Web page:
The essays on the theater cover performances of Shakespeare, Shaw, Brecht, Ionescu and the contemporary British and American playrights. They are essentially reviews done for The Observer and The New Yorker. Knowledgeable and perceptive, Tynan brings to his work an understanding of drama and the theater and an awareness of the contemporary scene
His discussion of the younger British playwrights like Osborne, Pinter and Wesker is valuable for its insights and appreciation. About Arnold Wesker's Roots, he writes: "Arnold Wesker has sometimes, and misleadingly, been likened to Clifford Odets; misleadingly, because his attitude towards working-class people is far less romantic (and hence less apt to plummet into disillusionment) than that of the young Odets, in whose hands the apathetic countryfolk of Roots would probably have been inspired by a fierce dedication to the cause of agrarian reform." Tynan is right, of course, although one wonders whether Wesker, had he been writing in the thirties, would not have been swept up in the Odets type of agit-prop dramaturgy since there is a distinct trace of it in his plays written so much later. And yet, Wesker's working-class characters, much like Sillitoe's in Saturday Night and Sunday Morning, are flesh and blood and infinitely more complicated human beings than the stock figures created by the "proletarian" writers of the thirties.
They may not succeed, (and in this reviewer's opinion they do not), but Wesker and Osborne are trying to be rational and persuasive. For their contemporary American counterparts, however, reason barely exists. Tynan is well aware of this startling difference between British and American playwrights. Writing about Arthur Miller's After the Fall and James Baldwin's Blues for Mr. Charlie, he says: "Each is the work of a liberal conscience in a headlong flight from reason; and each is blighted by an unstated, perhaps unconscious, assumption that American audiences are reachable only on the level of emotional assault. They can be hypnotised, browbeaten and breastbeaten; but they cannot be persuaded." (I think he is wrong about Baldwin if only because in dealing with racial drama emotional assault may be the only way to reach American audiences.) He is not only right about Miller, but he might also have included Edward Albee and Tennessee Williams, both of whom revel in browbeating the audience.
Aside from criticism, Tynan has included several interesting portraits. Among the best are the ones of Miles Davis, the jazz musician, a comic encounter between Ernest Hemingway and Tennessee Williams and a long interview with Sartre, a bit of which is worth quoting:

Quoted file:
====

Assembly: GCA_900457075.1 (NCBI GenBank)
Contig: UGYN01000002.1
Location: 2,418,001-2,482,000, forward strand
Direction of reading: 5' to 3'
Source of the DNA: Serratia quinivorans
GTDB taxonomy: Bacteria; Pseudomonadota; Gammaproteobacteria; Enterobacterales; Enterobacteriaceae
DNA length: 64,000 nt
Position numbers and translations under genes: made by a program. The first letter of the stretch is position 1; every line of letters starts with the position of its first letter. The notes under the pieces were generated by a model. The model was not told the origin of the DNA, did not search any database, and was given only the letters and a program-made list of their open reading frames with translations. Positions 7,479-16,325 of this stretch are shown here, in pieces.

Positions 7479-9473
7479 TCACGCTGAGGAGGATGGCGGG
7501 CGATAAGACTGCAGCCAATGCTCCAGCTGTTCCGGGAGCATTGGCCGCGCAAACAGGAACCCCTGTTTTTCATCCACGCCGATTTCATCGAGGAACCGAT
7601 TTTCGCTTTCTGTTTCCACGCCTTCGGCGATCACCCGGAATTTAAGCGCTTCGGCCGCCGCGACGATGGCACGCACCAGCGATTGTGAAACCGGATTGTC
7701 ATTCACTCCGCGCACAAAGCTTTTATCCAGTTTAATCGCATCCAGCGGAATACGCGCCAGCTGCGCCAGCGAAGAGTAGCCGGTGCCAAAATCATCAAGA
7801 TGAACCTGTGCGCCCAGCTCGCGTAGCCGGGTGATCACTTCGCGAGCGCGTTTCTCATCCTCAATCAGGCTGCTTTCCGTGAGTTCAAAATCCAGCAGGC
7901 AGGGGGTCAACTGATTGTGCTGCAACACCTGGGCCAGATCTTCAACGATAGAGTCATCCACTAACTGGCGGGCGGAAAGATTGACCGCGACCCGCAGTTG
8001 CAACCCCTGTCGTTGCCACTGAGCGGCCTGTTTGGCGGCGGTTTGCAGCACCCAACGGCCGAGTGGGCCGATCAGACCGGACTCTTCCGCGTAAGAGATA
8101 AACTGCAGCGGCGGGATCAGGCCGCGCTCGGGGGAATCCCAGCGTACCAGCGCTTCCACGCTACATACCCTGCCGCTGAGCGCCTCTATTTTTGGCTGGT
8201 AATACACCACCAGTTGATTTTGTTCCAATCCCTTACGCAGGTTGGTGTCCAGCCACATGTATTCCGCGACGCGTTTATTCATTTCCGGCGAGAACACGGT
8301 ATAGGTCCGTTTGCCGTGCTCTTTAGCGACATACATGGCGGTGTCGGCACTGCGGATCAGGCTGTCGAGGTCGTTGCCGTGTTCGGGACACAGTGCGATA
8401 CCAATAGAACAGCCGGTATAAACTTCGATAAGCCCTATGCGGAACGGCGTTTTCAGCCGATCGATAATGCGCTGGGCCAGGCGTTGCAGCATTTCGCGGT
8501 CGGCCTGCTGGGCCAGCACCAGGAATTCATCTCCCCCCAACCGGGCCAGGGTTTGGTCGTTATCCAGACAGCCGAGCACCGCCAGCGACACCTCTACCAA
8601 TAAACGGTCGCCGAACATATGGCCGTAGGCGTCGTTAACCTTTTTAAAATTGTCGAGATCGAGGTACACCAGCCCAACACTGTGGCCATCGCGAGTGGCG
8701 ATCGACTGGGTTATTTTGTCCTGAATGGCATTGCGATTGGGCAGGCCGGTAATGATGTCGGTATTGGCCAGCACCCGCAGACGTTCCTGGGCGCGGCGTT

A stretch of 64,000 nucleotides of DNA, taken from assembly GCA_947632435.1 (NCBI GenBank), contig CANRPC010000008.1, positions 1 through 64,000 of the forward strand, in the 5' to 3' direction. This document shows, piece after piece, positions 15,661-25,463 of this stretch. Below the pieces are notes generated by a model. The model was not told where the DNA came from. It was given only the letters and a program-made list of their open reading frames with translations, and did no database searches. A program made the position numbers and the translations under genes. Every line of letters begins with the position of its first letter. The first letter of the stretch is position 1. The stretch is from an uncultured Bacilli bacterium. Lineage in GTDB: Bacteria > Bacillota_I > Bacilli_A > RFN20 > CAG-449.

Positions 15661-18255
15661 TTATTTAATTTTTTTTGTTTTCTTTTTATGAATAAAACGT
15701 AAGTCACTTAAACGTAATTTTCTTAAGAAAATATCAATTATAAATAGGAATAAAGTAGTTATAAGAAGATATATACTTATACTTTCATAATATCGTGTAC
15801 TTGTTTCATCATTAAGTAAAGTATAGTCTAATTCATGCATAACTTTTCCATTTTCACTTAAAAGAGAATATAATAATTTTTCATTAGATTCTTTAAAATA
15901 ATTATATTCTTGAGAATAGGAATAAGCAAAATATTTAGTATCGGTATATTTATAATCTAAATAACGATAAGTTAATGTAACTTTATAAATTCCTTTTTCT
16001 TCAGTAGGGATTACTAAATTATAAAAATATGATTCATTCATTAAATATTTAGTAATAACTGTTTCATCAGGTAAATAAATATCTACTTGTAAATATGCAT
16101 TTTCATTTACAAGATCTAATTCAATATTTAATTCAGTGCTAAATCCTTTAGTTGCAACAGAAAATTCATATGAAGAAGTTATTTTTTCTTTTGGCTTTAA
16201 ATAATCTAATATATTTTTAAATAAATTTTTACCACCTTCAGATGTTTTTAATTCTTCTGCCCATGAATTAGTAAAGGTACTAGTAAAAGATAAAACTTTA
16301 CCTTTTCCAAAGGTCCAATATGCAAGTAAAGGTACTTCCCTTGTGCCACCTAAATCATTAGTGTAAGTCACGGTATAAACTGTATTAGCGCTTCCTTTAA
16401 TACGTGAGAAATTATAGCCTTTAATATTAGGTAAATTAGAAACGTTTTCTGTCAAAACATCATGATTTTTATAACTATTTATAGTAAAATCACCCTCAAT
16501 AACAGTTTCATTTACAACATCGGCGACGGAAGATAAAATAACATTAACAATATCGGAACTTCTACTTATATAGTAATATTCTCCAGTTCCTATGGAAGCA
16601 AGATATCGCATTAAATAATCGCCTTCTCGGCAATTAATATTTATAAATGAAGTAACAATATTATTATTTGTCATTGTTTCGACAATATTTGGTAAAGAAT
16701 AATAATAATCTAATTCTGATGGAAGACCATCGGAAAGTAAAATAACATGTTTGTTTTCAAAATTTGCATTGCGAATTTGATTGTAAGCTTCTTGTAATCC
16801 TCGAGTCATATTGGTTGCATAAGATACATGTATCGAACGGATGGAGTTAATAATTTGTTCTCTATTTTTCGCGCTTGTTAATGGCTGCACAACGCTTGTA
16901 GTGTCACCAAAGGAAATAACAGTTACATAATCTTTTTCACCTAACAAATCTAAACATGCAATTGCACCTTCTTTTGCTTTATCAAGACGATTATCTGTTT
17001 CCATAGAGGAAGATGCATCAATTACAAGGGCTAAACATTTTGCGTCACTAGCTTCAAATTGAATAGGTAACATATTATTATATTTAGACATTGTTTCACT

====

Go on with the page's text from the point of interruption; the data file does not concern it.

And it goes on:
Tynan: If Altona [Sartre's play about the guilt of a rich shipbuilding family in Hamburg whose complicity in the horrors of Nazism is universalized] were presented in Moscow, do you think the public would support it?
Sartre: Yes. Because in Moscow the working-class—even perhaps the peasantry—is much further evolved than ours. . . . These people really discuss things in their factories; they make their own choices, and care about the choices they make. They are devoted to educating themselves. Ilya Ehrenburg told me that the soundest criticisms he received came not from the critics but from his readers. That isn't the case here.
Tynan: Some years ago, I saw La Putain Respectueuse in Moscow, very much lengthened and simplified. Were the changes made with your consent?
Sartre: I didn't see the production, but I agreed to an optimistic ending, as in the film version which was made in France. I know too many working-class people who had seen the play and had been disheartened because it ended sadly. And I realised that those who are pushed to the limit, who hang on to life because they must, have need of hope.
Expressed succinctly by Tynan, the moral of Sartre's Altona is "We shall be judged by what we do, not by how we felt while we were doing it." It is a moral which might be appropriately applied to Altona's author.
Along with several travel sketches, some excellent reportage on censorship rounds out this volume. Two such essays, "The Royal Smut Hound" and "Lady Chatterly's Trial" are notable.
Kenneth Tynan, who is Podhoretz's contemporary and who has also "made it," was undoubtedly told when he was a little boy that he wrote well. He is a skilled, professional journalist. Unlike Podhoretz, however, he seems to have no difficulty finding something to say and saying it with intelligence, sensitivity and humor.